The Hellebores are Blooming in our Winter Garden!

Helleborus x hybridus

Perhaps the most intriguing, diverse and subtly alluring plant of the winter garden is the hellebore. Original plantings of H. argutifolius, the Corsican hellebore, can be seen at the west end of the garden. This is the largest, most robust and earliest blooming of all the hellebores, and with its large trusses of light charteuse flowers and spiny grey green leaves, has a strong presence in the winter border. H. foetidus may be found in various settings throughout the garden and identified by its very dark green, long and narrow leaves and green flower trusses sometimes rimmed in red as in the variety 'Wester Flisk'. This is a short lived perennial which self-seeds freely in our climate. Both of these species are available in specialty nurseries but not to the extent of the more recent, showy hybrids which are very often crosses of the H. orientalis strains and feature large, beautifully marked single blooms, often spotted, mottled or veined in a variety of strong but muted colors ranging from pure white to pink, burgundy, black, and yellow or peach. A good selection of these hybrids are featured in the bed behind the teak bench.

For my money, the hybrid which excels above all others sits beside the arbor at the entrance to the garden. This magnificent specimen goes by the name of 'Honeyhill Joy' and I highly recommend it to anyone interested in purchasing just one hellebore, or starting a collection. A word of warning---hellebores are highly addictive. Once besotted with this plant you are likely to venture out in the worst of weathers to the back of beyond in search of the perfect addition to your collection.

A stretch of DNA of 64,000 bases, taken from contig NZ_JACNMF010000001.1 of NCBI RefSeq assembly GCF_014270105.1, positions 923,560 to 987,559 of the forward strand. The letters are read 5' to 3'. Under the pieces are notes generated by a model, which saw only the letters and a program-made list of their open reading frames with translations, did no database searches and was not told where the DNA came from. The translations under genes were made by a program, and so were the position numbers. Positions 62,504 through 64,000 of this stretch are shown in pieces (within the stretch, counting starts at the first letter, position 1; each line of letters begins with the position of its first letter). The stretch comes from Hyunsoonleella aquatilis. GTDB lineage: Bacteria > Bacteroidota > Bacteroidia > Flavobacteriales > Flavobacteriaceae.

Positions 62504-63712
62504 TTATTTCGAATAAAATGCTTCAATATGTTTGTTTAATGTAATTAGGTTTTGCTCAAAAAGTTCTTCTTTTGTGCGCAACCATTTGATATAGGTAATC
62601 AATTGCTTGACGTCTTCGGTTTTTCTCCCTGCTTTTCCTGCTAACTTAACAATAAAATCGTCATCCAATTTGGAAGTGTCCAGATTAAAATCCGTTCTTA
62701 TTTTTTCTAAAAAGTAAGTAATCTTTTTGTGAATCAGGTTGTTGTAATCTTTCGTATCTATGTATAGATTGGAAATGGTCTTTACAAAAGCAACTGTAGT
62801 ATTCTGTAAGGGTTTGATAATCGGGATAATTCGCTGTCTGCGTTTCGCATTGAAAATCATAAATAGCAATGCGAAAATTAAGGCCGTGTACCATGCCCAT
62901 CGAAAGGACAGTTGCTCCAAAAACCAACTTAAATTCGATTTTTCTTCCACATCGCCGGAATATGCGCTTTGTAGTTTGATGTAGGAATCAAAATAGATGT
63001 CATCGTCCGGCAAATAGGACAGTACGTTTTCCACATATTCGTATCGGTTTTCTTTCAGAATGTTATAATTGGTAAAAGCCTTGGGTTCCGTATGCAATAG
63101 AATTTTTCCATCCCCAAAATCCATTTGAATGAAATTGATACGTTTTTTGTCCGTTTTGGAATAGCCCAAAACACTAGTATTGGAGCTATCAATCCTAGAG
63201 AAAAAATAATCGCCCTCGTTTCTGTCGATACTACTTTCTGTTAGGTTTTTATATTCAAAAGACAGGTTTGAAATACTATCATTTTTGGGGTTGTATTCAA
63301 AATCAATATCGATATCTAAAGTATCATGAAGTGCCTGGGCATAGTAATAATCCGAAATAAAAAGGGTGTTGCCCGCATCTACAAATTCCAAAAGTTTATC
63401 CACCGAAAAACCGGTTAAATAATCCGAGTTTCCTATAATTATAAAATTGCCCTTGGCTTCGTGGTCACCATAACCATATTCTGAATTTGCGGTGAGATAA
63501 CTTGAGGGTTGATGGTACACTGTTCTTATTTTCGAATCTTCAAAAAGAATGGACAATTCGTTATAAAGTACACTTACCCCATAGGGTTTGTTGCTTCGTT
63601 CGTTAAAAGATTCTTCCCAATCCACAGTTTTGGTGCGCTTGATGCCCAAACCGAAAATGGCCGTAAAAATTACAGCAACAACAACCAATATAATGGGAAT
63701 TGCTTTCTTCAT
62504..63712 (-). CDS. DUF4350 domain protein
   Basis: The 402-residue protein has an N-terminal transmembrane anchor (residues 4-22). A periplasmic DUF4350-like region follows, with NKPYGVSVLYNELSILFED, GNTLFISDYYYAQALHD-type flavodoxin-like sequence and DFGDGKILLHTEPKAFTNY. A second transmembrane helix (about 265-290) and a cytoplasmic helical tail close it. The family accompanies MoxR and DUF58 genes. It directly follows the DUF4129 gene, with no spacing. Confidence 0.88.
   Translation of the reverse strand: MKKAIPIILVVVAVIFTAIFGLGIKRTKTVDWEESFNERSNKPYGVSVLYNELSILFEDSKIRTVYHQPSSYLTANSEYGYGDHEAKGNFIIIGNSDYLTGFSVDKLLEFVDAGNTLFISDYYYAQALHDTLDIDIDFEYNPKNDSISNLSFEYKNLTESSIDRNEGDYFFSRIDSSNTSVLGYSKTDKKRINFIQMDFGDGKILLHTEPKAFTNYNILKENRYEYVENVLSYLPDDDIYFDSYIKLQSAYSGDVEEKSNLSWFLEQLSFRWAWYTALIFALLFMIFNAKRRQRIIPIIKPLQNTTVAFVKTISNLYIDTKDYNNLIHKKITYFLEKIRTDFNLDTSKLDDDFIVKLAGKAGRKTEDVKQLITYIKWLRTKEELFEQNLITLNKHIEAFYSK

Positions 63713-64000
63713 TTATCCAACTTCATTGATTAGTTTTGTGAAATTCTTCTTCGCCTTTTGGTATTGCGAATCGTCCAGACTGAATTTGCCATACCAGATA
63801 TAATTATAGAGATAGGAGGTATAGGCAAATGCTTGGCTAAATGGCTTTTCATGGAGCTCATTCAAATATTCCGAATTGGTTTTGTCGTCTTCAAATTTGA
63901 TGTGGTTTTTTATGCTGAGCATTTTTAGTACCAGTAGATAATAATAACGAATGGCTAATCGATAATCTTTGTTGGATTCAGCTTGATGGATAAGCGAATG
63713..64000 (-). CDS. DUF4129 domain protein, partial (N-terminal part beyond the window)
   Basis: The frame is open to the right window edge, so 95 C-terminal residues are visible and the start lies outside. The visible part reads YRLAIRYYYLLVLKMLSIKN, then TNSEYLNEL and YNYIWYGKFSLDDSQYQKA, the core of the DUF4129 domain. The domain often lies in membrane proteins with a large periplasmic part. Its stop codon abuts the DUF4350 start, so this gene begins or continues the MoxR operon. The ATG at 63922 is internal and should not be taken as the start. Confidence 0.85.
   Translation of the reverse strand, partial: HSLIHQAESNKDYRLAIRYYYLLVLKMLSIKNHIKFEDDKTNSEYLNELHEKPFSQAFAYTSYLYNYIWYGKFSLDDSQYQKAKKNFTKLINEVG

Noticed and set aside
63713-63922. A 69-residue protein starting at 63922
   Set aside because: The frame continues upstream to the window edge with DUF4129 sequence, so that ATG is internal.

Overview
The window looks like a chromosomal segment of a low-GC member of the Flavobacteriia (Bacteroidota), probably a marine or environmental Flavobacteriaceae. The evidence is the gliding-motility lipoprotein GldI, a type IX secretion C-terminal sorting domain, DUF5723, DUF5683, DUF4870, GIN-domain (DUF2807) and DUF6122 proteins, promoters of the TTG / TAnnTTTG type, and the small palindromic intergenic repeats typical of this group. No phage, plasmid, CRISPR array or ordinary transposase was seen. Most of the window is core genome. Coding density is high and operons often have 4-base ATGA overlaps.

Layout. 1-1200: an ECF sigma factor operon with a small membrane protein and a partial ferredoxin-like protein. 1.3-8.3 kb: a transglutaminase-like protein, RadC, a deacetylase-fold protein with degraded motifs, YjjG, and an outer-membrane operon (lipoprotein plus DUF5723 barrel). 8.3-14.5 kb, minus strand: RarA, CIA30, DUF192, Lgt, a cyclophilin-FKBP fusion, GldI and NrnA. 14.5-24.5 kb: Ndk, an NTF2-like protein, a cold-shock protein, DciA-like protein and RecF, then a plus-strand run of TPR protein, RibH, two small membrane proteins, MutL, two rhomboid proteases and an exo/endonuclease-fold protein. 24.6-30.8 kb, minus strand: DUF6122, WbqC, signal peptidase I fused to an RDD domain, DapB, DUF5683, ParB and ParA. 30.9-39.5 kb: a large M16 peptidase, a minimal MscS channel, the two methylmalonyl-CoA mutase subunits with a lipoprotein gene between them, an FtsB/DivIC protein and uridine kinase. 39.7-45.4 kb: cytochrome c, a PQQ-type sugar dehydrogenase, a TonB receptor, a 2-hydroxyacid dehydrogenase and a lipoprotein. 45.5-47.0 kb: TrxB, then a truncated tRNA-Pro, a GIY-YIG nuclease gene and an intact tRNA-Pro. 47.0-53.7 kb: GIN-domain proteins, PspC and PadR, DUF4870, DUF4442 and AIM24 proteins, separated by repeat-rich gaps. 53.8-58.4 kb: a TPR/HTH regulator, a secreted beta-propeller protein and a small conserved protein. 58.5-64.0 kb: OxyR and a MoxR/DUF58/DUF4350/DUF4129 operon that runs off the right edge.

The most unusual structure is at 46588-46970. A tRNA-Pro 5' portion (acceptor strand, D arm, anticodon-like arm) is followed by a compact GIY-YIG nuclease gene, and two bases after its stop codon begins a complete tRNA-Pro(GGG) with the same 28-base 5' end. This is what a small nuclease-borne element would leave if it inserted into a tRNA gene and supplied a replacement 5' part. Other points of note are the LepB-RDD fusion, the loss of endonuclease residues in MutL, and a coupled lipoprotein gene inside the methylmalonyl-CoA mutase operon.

Intrigued? Plan to attend the I Heart Hellebores Lecture and Plant Sale this coming Saturday, February 28 from 1:00 pm to 3:00 pm. Dave and Annilese Doolittle, owners of Petal Heads Nursery will present a slideshow and present Helleborus varieties that are brand new to horticulture, standouts that offer the finest garden performance, as well as the hard to find varieties that have shaped Helleborus breeding efforts throughout the world. Several species will be highlighted and discussed, and tips to ensure premier results will be shared. They’ll be bringing along a hefty load of Hellebores with them to sell so no one has to go home disappointed, wondering where to find these wonderful plants.

Reservations are not required but a $5.00 donation to the garden is requested.

Happy Hellebore Gardening!

Priscilla Patterson

Recent Posts